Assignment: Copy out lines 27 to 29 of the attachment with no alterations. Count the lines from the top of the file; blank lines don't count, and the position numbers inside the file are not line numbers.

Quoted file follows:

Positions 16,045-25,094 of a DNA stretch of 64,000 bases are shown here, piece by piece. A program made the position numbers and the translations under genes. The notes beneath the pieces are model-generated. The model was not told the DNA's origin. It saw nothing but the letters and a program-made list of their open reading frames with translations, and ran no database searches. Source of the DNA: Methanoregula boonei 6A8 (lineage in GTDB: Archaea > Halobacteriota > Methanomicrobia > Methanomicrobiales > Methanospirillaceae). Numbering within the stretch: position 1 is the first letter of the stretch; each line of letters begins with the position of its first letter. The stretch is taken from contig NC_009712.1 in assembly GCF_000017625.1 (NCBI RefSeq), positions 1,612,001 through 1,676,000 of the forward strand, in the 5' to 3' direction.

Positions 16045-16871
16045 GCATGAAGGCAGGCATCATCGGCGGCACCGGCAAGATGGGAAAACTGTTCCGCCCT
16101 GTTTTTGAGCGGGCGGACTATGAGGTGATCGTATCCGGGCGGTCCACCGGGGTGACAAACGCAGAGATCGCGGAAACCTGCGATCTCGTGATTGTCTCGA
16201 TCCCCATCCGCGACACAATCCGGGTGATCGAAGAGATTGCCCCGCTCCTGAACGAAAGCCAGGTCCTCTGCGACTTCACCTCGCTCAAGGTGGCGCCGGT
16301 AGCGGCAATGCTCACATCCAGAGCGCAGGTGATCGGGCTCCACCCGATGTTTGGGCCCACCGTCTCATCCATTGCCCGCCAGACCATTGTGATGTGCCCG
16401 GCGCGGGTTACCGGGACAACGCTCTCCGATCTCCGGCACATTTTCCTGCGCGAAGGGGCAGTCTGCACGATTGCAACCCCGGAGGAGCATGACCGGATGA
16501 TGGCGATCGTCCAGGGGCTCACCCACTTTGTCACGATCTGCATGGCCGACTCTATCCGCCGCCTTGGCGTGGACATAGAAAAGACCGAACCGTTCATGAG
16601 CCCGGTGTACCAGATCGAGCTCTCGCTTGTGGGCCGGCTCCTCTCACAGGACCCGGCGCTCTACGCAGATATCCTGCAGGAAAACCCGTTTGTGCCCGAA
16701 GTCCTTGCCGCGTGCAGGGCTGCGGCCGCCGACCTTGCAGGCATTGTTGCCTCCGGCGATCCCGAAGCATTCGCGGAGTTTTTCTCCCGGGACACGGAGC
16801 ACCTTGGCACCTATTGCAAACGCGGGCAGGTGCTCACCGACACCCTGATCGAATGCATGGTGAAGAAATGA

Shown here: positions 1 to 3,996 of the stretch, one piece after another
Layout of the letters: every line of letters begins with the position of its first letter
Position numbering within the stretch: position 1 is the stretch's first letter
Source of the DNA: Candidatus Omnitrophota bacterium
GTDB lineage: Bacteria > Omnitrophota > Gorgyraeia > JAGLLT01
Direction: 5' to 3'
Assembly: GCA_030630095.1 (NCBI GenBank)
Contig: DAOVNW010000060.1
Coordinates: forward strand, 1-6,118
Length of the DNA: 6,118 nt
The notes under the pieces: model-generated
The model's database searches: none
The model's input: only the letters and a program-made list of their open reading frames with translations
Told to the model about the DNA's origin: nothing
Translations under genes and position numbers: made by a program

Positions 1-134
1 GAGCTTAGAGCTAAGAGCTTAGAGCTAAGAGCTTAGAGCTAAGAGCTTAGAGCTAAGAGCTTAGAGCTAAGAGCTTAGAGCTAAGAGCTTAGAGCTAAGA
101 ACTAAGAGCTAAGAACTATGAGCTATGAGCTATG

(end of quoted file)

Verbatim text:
Positions 1-134
1 GAGCTTAGAGCTAAGAGCTTAGAGCTAAGAGCTTAGAGCTAAGAGCTTAGAGCTAAGAGCTTAGAGCTAAGAGCTTAGAGCTAAGAGCTTAGAGCTAAGA
101 ACTAAGAGCTAAGAACTATGAGCTATGAGCTATG